Big Tech Censorship Highlighted by Republican Senators at Commerce Hearing

This morning, the CEOs of Facebook, Google, and Twitter testified before the Senate Committee on Commerce, Science, and Transportation. The Republican senators in the hearing highlighted the big technology companies' censorship of conservative speech, particularly the recent actions of Twitter and Facebook to suppress the story regarding Hunter Biden's international exploits. All three will return (virtually) to the Senate on November 17 for a hearing before the Senate Judiciary Committee.

Sen. Ted Cruz questioned Twitter CEO Jack Dorsey over Twitter's suppression of the New York Post's story on Hunter Biden and pointed out how it was inconsistent with Twitter's treatment of the New York Times article that (illegally) contained information from President Trump's personal tax returns (emphasis in original):

Did Twitter block the distribution of The New York Times, a story a few weeks ago, that purported to be based on copies of President Trump's tax returns?" [...]

"They posted what they purported to be original source materials, and federal law, federal statute, makes it a crime, a federal felony to distribute someone's tax returns against their knowledge. So that material was based on something that was distributed in violation of federal law, and yet Twitter gleefully allowed people to circulate that. But when the article was critical of Joe Biden, Twitter engaged in rampant censorship and silencing." . . .

Mr. Dorsey, [...] New York Post isn't just some random guy tweeting. The New York Post has the fourth highest circulation of any newspaper in America. The New York Post is over 200 years old. The New York Post was founded by Alexander Hamilton, and your position is that you can sit in Silicon Valley and demand of the media what stories they can publish. You can tell the American people what reporting they can hear, is that right? [...] The terms of service is how media outlets must genuflect and obey your dictates if they wish to be able to communicate with readers."

"So Twitter takes the view that you can censor The New York Post, you can censor Politico. Presumably you can censor The New York Times or any other media outlet. Mr. Dorsey, who the hell elected you and put you in charge of what the media are allowed to report and what the American people are allowed to hear? And why do you persist in behaving as a Democratic super PAC, silencing views to the contrary of your political beliefs?"

Sen. Cruz pointed out that despite what Mr. Dorsey claimed, Twitter users were still blocked from tweeting the New York Post article during the hearing. Twitter finally lifted the ban on the article after the hearing had ended. The New York Post's Twitter account had been locked for two weeks and is still locked. Apparently it takes intervention by Congress for a social media company not to censor one of the largest circulation newspapers in the country.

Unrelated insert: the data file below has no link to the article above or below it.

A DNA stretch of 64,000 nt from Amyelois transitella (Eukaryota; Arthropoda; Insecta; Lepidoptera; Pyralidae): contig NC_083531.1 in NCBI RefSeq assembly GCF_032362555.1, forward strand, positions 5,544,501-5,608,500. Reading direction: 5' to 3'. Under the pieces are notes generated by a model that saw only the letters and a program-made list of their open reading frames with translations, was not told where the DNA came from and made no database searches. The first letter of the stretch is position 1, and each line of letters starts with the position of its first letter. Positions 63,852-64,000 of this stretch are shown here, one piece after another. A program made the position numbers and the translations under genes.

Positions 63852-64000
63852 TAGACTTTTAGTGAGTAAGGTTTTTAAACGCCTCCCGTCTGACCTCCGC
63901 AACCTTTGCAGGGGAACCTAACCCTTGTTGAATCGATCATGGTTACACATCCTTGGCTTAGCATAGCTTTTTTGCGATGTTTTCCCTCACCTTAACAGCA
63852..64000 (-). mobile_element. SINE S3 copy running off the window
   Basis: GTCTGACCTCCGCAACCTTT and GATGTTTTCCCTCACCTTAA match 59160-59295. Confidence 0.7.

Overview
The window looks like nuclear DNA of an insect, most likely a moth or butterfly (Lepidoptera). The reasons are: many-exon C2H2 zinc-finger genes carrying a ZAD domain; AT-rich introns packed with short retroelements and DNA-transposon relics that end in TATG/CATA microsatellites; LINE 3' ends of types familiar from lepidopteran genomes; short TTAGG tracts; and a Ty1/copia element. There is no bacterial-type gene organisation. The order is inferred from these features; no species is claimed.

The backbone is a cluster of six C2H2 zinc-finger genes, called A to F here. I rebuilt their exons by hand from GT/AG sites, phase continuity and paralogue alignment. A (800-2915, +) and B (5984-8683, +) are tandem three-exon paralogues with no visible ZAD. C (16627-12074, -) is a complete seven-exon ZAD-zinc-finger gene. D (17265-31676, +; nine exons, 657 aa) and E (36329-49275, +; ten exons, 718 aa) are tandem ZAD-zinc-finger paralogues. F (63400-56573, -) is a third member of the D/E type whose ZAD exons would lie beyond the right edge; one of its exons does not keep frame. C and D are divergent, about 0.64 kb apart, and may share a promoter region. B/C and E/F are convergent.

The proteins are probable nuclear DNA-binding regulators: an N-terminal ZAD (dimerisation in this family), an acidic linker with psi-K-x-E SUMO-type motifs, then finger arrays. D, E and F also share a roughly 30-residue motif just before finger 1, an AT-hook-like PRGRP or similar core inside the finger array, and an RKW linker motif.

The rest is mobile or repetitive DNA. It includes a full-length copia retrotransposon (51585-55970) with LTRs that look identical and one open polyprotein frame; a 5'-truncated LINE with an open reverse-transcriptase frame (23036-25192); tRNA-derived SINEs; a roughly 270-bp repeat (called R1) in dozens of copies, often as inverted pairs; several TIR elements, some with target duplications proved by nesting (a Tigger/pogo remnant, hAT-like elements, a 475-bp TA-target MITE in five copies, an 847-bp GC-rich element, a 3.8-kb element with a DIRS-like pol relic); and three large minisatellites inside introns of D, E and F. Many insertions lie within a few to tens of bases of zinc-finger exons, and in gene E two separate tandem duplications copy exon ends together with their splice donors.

Under questioning from Sen. Mike Lee, neither Mr. Dorsey nor Facebook CEO Mark Zuckerberg could name a single liberal organization or person who had been censored on their platforms:

Republican Utah Sen. Mike Lee asked Zuckerberg and Dorsey to name “one high-profile person or entity from a liberal ideology” that was barred off either platform. However, neither CEO was able to think of someone on the spot. . . .

“I’m not asking for an exhaustive list, I’m asking for a single example,” Lee retorted. “Just one individual, one entity.”

Perhaps the most curious thing about this hearing is that the big technology companies are facing bipartisan agreement on the need to change the regulatory scheme that governs them (though the reasons for Sen. Elizabeth Warren wanting to change the scheme differ vastly and importantly from those of Sen. Hawley and Sen. Cruz). This was an opportunity for them to reassure the Republican senators that they were taking steps to address censorship of conservatives on their platforms, yet they did precisely the opposite. Mr. Dorsey did not even correct the suppression of the New York Post story until after the hearing. As they continue to outline steps to combat so-called election misinformation, it is possible and indeed likely that the Senate Judiciary Committee will have additional examples of censorship to address on November 17.


Corrected 10/30/2020 to note that the New York Post's Twitter account was still locked even after the hearing.